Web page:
J Brachial Plex Peripher Nerve Inj 2015; 10(01): e34-e42
DOI: 10.1055/s-0035-1558427
Review Article
Georg Thieme Verlag KG Stuttgart · New York

Review of Upper Extremity Nerve Transfer in Cervical Spinal Cord Injury

Sarah A. Cain
1  Department of Plastic and Reconstructive Surgery, The Royal Melbourne Hospital, Parkville, Victoria, Australia
,
Andreas Gohritz
2  Tetraplegia Hand Surgery, Swiss Paraplegia Centre, Nottwil, Switzerland
3  Department of Plastic, Reconstructive and Aesthetic Surgery, Hand Surgery, University Hospital, Basel, Switzerland
,
Jan Fridén
2  Tetraplegia Hand Surgery, Swiss Paraplegia Centre, Nottwil, Switzerland
4  Center of Advanced Reconstruction of Extremities (CARE), National Reference Center for Tetraplegia Surgery, Sahlgrenska University Hospital, Göteborg, Sweden
,
Natasha van Zyl
1  Department of Plastic and Reconstructive Surgery, The Royal Melbourne Hospital, Parkville, Victoria, Australia
5  Victorian Spinal Cord Service, Austin Health, Heidelberg, Victoria, Australia
6  Department of Medicine, University of Melbourne, Parkville, Victoria, Australia
› Author Affiliations
Further Information

Publication History

09 March 2015

03 June 2015

Publication Date:
06 August 2015 (eFirst)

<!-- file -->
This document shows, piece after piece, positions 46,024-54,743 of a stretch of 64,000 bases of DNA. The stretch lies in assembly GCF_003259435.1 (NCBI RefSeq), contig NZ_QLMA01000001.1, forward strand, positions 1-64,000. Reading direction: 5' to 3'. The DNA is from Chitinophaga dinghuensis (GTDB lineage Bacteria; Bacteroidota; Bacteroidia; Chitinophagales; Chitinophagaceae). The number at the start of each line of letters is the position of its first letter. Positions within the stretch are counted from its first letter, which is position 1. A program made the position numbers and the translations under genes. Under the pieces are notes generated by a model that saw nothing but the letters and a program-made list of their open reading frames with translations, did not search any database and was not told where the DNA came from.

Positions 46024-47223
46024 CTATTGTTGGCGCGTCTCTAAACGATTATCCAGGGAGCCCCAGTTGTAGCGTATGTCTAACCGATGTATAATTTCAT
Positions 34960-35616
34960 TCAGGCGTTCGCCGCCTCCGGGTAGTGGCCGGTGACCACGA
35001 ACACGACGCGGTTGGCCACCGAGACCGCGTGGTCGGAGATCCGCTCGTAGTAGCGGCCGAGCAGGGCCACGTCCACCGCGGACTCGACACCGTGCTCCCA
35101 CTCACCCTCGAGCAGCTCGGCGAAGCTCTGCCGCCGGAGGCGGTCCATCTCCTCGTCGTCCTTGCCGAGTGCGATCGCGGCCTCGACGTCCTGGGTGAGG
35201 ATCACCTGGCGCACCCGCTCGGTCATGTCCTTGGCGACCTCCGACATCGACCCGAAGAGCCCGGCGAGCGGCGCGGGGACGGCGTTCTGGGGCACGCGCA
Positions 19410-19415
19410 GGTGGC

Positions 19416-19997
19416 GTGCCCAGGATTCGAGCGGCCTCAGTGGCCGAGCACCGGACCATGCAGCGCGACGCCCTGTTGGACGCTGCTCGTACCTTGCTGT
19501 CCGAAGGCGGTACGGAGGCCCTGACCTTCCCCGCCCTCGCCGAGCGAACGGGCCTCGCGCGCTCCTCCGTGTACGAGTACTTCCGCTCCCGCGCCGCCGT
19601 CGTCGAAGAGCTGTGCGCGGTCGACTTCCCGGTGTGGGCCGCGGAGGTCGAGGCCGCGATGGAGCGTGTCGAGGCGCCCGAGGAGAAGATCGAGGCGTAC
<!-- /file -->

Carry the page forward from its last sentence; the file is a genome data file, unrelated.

Abstract

Objective Several nerve transfers have now been successfully performed for upper limb reanimation in tetraplegia. This study was performed to review the use of nerve transfers for upper limb reanimation in tetraplegia.

Methods Medline and Embase (1950 to February 11, 2015) were searched using a search strategy designed to include any studies that reported cases of nerve transfer in persons with cervical spinal cord injury (SCI).

Results A total of 103 manuscripts were selected initially and full-text analysis produced 13 studies with extractable data. Of these manuscripts, 10 reported single cases and 3 reported case series. Eighty-nine nerve transfers have been performed in 57 males and 2 females with a mean age of 34 years. The mean SCI level was C6 (range: C5–7), time to surgery post-SCI was 19.9 months (range: 4.1–156 months), and follow-up time was 18.2 months (range: 3–60 months). All case reports recorded a Medical Research Council (MRC) score of 3 or 4 for recipient muscle power, but two early case series reported more variable results.

Conclusion This review documents the current status of nerve transfer surgery for upper limb reanimation in tetraplegia and summarizes the functional results in 59 cases with 89 nerve transfers performed, including 15 cases of double-nerve transfer and 1 case of triple-nerve transfer.

Note

Portions of this work were presented in abstract/oral presentation form in proceedings at the Australian Hand Surgery Society Annual Scientific Meeting, Gold Coast, Queensland, 2014.